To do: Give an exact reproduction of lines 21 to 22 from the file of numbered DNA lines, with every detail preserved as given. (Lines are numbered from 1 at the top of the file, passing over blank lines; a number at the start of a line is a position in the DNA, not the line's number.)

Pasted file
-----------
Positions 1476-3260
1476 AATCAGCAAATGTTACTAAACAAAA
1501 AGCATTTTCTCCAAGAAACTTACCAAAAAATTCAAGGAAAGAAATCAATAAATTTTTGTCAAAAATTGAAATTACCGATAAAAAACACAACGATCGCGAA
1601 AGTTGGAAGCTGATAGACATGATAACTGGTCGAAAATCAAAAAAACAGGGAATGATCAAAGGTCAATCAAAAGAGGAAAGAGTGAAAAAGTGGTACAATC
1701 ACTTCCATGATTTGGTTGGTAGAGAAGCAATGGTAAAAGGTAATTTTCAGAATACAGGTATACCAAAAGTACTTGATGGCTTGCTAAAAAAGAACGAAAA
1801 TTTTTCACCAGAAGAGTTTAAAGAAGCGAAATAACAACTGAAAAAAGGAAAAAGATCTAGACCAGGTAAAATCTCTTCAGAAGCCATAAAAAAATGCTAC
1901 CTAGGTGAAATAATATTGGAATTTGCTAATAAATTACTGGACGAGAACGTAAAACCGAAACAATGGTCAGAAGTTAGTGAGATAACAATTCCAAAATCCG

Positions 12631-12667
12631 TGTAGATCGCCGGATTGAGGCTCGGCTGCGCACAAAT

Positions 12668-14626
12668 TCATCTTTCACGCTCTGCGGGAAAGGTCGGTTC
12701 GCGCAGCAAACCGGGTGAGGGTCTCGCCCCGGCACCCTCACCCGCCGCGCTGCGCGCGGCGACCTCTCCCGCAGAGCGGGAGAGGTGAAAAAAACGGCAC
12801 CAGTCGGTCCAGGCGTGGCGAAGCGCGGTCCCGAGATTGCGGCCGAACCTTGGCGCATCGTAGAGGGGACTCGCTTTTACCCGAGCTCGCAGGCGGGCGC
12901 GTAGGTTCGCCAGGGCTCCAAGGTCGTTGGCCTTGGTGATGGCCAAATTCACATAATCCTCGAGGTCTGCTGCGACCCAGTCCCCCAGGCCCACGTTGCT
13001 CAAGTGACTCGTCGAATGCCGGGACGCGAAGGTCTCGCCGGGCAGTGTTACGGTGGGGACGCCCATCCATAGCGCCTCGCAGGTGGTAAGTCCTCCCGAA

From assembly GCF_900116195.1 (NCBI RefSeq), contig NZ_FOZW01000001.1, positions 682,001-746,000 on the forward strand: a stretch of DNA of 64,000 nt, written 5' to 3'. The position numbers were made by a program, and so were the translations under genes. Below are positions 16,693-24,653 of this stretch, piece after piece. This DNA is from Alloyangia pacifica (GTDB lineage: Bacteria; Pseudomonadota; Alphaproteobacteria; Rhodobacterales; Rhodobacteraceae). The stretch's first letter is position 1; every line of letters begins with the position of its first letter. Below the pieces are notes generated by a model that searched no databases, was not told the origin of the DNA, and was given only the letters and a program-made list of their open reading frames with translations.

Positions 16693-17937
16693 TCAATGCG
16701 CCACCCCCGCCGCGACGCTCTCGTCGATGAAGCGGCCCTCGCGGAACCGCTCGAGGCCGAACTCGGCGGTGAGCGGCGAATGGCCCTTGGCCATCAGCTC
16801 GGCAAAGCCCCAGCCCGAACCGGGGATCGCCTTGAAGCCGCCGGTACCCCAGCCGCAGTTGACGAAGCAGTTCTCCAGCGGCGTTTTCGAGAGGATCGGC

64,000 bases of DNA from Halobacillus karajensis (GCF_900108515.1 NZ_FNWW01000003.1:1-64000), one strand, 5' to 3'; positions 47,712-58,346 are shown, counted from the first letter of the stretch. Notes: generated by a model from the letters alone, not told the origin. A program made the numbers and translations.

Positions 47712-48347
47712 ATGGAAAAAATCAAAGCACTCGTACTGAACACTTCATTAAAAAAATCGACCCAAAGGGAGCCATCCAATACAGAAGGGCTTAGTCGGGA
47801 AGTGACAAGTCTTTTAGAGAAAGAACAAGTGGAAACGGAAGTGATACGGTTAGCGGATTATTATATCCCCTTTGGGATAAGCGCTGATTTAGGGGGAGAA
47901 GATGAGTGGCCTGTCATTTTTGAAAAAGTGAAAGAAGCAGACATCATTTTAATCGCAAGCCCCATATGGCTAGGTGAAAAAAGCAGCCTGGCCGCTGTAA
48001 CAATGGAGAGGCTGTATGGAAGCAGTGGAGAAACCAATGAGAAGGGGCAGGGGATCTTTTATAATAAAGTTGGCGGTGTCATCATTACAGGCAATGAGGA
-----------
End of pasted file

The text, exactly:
64,000 bases of DNA from Halobacillus karajensis (GCF_900108515.1 NZ_FNWW01000003.1:1-64000), one strand, 5' to 3'; positions 47,712-58,346 are shown, counted from the first letter of the stretch. Notes: generated by a model from the letters alone, not told the origin. A program made the numbers and translations.

Positions 47712-48347